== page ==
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Aphasia is a language disorder caused by injury or disease to the language network. While naming impairment is the hallmark feature of aphasia, it can affect a person’s ability to communicate across modalities (e.g., speaking, listening, reading, and/or writing) and negatively impacts the individual's quality of life. Primary progressive aphasia (PPA) is a clinical syndrome caused by neurodegenerative disease (e.g., AD, FTD), and progression includes global cognitive and communication disruption. Communication Partner Instruction (CPI) is an evidence-based approach that focuses on instructing communication partners on how to best provide communicative support for a person with aphasia. The goal of CPI is to encourage the development of individualized strategies that improve message transmission and reduce the frustrations of communication breakdowns. Aphasia is a chronic condition that could continually benefit from therapeutic intervention and communicative supports (e.g., communication partner support, augmented and alternative communication strategies, environmental modifications). However, many people with PPA (PWPPA) are unable to continue with treatment due to the lack of recognition of the benefits of speech-language services for PPA by insurance providers and the cost of private treatment. Therefore, group therapy activities can be a cost-effective way to administer therapy in aphasia. The goal of this project is to design and implement a curriculum of group CPI administered virtually to PWPPA and their primary communication partners. Our lab has designed a virtual CPI group for individuals with PPA which includes 5 monthly sessions for PWPPA and communication partners to attend together. Each session aims to: 1) educate members about aphasia and common naming errors, 2) provide supported communication for PWPPA and identify current strategies, 3) evaluate current strategies and identify potential new strategies, 4) assemble a strategy toolkit and troubleshooting support, and 5) expand communication partnership and self-advocacy. Our poster will present details.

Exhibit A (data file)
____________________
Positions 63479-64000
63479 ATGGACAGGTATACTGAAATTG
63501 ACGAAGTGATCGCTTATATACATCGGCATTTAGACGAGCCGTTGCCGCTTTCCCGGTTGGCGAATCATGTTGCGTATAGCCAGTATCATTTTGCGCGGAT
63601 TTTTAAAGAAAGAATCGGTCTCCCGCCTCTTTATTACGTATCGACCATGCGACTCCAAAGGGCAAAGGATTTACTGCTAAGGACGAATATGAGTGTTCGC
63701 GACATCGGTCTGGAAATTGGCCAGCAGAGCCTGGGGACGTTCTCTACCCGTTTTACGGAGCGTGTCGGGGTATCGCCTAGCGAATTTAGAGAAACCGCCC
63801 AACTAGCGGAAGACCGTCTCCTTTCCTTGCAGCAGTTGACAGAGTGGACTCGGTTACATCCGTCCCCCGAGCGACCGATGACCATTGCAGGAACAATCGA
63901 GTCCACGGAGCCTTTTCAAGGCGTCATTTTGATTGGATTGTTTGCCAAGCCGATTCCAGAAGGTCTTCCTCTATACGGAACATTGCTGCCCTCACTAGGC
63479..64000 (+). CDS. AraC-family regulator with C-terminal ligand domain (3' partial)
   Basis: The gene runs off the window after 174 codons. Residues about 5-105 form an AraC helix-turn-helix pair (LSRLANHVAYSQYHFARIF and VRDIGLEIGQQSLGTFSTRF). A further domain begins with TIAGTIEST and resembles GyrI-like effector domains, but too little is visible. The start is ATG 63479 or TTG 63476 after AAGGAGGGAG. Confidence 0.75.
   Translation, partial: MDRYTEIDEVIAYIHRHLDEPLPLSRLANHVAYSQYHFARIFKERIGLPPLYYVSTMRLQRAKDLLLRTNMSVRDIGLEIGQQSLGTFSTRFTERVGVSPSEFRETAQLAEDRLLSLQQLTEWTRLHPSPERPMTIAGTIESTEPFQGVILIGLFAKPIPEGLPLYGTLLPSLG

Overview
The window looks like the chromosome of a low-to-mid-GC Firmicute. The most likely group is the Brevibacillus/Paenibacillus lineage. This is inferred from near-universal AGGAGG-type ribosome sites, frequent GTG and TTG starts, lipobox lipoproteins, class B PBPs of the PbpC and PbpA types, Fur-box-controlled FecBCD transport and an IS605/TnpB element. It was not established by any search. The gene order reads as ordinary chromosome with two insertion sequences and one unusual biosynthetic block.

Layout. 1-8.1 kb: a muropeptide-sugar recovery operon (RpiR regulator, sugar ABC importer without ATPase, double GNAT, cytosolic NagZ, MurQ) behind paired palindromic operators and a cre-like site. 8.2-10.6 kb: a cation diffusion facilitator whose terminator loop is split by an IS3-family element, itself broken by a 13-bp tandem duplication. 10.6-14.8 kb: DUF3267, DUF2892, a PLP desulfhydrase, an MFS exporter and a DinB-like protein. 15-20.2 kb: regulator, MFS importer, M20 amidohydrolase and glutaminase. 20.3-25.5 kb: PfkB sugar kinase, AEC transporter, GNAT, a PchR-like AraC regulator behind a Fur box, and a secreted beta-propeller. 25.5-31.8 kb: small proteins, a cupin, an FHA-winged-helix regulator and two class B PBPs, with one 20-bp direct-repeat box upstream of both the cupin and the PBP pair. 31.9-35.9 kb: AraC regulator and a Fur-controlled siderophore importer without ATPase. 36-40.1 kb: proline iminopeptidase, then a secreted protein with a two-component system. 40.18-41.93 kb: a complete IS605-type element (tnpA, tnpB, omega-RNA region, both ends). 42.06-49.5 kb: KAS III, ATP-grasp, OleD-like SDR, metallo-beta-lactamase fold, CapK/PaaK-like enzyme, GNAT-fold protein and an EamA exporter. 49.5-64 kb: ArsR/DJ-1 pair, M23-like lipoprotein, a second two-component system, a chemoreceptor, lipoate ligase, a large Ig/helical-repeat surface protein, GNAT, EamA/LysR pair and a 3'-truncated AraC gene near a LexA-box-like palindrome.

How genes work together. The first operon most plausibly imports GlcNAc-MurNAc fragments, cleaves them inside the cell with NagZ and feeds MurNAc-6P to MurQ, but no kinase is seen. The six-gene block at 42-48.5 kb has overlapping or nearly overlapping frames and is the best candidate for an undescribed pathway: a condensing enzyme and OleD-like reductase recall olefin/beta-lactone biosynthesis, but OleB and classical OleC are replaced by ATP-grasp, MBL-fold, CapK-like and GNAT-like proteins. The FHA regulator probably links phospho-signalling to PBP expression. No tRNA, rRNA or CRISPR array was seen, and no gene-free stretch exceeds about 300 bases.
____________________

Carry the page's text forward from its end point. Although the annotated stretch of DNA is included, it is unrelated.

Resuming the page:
Poster presented at the Brain & Behavioral Health Research Day 2022



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